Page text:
Eight years ago, in the city of Tegucigalpa, Honduras, which has been my home for 24 years, I picked up a beautiful little girl from Social Services. She had been told by a neighbor that if she reported to a policeman that her family had never put her in school, she would be sent to a place where she could get an education.
So all by herself, at age 10, she did just that, and she eventually ended up at our children's home, "God's Littlest Lambs" where we received her with open arms. We will call this little girl "Ana."
Ana proved to be a bright child, and by the time she was 13, she had finished sixth grade. Those first three years, she was well-behaved, studious and delightful. As a teenager, however, she began to suffer from depression, much of it stemming from physical and sexual abuse suffered as a young child. By 17, she was clamoring to leave the children's home. She would not study or participate in activities, church or meals. So finally her mother was consulted, and she was taken back to the home she had escaped from seven years earlier.
This home is in one of Tegucigalpa's roughest neighborhoods, and there are plenty of rough neighborhoods in the capital city of Honduras. Gangs charge "war taxes" (protection money) to businesses large and small; they recruit children and teens to run drugs, collect taxes, and even kill people; and they select girls to be their "wives." If the girls do not agree, they are often murdered. In some cases, the entire family is murdered.
If a boy or girl is "invited" to be part of a gang, he or she has three choices: 1) join the gang and become a drug dealer, thief and/or murderer, 2) refuse to join the gang, which means certain death, or 3) flee. These same choices apply to the victims of the war tax - pay, die or run.
The son of one of our ministry workers was shot dead on the neighborhood soccer field because he was not current with the tax. Last week, gang members threw hand grenades into a small chicken restaurant familiar to me, killing the waitress. The son of another of our fellow workers was stoned to death in a turf war with other young people. These incidents often happen in broad daylight, as there is almost complete impunity. Many of the policemen are also part of the crime network, as are the judges and politicians.
Ana's sister had a job in downtown Tegucigalpa as a waitress in a Chinese restaurant and was able to get a job there for Ana. They worked seven days a week until late at night for $175 per month. They had to find their own transportation to and from work - risky business in their neighborhood.
One day Ana got off early and took a taxi in the afternoon. She soon realized that they were not going in the direction of her neighborhood. The driver was having a quiet conversation on his phone. In a few minutes, he stopped the taxi at a deserted place just outside of the city where a "client" was waiting. Despite Ana's pleas for mercy, this man raped her and threw her into a nearby ditch. After a while, Ana was able to make her way to the road to ask for help. She had been a victim of one of the many sex trafficking rings in the city. In addition to the local rings, international traffickers lurk everywhere, luring or kidnapping up to 100 children each day from Honduras alone. These children rarely return to their families.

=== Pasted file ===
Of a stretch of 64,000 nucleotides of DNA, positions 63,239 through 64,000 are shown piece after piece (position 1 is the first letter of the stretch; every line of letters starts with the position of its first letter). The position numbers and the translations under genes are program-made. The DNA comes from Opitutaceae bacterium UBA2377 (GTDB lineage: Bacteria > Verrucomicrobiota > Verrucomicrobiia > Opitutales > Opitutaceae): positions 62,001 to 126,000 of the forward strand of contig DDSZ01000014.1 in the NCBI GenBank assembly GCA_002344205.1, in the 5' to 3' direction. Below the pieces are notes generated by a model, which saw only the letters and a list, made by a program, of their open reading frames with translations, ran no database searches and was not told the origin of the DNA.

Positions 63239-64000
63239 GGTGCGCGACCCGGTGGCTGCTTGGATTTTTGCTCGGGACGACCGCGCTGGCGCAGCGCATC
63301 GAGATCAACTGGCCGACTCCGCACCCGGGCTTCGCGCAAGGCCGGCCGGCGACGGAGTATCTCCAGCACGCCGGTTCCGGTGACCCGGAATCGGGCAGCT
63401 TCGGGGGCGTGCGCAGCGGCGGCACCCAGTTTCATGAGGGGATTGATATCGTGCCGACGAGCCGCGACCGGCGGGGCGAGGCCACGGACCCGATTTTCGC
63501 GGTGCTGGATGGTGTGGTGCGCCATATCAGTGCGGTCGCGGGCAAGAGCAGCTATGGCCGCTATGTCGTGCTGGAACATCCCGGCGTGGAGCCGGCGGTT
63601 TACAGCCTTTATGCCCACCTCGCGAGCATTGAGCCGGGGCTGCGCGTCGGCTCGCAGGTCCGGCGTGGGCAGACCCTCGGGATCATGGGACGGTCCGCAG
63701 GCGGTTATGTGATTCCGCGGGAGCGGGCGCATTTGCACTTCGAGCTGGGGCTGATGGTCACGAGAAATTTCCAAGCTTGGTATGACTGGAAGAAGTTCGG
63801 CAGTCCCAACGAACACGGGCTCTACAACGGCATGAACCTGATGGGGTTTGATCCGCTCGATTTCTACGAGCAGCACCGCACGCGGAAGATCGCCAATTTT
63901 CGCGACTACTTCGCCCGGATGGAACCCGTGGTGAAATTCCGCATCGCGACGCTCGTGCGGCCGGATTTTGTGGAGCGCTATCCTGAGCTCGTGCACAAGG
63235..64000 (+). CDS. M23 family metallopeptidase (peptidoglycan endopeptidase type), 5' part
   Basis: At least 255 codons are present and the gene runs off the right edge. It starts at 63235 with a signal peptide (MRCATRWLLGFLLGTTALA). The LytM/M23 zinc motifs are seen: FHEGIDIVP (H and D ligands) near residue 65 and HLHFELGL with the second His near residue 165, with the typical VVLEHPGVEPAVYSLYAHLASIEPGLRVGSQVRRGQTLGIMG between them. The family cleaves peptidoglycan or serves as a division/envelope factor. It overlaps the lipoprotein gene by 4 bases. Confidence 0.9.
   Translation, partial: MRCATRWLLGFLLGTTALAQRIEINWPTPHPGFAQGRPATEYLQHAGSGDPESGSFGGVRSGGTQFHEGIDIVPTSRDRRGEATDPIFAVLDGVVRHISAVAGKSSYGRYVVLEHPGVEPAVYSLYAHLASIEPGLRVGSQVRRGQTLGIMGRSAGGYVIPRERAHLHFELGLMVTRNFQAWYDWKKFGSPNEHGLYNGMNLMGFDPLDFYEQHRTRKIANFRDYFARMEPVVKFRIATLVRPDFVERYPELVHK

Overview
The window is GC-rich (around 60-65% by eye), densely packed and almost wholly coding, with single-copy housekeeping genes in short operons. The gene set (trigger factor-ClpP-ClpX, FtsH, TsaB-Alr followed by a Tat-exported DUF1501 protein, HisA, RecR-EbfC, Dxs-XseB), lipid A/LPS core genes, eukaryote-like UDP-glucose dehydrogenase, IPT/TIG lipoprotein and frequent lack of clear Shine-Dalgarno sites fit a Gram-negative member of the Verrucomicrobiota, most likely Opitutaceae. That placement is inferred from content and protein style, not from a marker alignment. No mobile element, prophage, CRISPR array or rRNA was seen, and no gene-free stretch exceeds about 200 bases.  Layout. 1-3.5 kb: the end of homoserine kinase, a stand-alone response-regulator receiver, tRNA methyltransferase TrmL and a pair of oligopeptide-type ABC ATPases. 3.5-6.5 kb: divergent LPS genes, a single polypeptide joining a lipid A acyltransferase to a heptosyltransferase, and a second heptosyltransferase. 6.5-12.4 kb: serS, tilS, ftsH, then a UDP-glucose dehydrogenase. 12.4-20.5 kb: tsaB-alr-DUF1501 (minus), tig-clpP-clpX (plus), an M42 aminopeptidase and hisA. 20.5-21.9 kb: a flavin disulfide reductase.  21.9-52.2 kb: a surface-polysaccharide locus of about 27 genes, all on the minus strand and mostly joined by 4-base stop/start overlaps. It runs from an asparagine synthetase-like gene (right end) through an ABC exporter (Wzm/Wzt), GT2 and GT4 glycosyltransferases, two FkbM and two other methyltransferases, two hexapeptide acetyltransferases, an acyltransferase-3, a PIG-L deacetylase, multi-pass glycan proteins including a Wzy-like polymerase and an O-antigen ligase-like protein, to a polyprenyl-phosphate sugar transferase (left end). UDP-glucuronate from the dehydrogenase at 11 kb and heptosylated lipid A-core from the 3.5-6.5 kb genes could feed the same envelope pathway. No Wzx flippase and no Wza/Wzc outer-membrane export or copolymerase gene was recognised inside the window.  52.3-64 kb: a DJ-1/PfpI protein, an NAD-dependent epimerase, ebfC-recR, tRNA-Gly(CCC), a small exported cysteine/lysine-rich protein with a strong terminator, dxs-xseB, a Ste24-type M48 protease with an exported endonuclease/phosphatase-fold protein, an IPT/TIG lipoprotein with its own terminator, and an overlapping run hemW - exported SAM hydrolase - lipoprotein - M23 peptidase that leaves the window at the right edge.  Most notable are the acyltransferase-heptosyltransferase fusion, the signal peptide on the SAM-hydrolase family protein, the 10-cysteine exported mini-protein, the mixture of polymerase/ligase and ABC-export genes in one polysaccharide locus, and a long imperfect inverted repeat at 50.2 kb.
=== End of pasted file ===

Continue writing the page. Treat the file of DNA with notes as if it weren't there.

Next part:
A friend recently told me about a woman she knows whose children are being stalked by gang members. She is afraid to send them to school. She says that if they leave the neighborhood, or if they try to go to the States and are turned back, the gangs do not allow them back in their own homes. When a family leaves, the gang occupies the property, and if the family attempts to move back, they are killed.
Where can Honduran parents who live in these volatile places send their children so that they can be safe? Guatemala? El Salvador? Mexico? These places are also filled with predators, gangs and traffickers. The U.S. is the nearest place of sanctuary, and parents know they are throwing their children on the mercy of U.S. citizens, much like Moses' mother in the Old Testament story. They are not being presumptuous; they are desperate.
I am, with tremendous relief, sending my own teenaged daughter stateside soon. I would be happy to keep her here with me to live and study, but I fear for her life every time she says, "I'm going now, Mom. See you later!" Thankfully, I am able to use legal avenues, but my basic motivation is the same as the poor mom of the barrio: I want my child to live in a safe place without constant fear.
I have been praying for mercy for the child refugees. Children who are received lovingly will grow strong and become good citizens. Children who are "housed and fed" reluctantly or resentfully will probably drift toward the negative end of society. Children deported face an extremely uncertain - even terrifying - future in Honduras. My own hope has not been focused on politicians, but on the Church. We are all beggars at heaven's gate. May God lead the Church to make room at the table.
Suzy McCall is a Barnwell native and College of Charleston graduate. She has lived in Honduras since 1990 and is the founder and spiritual director of the LAMB Institute (lambinstitute.org).
Notice about comments:
The Post and Courier is pleased to offer readers the enhanced ability to comment on stories. Some of the comments may be reprinted elsewhere in the site or in the newspaper. We ask that you refrain from profanity, hate speech, personal comments and remarks that are off point.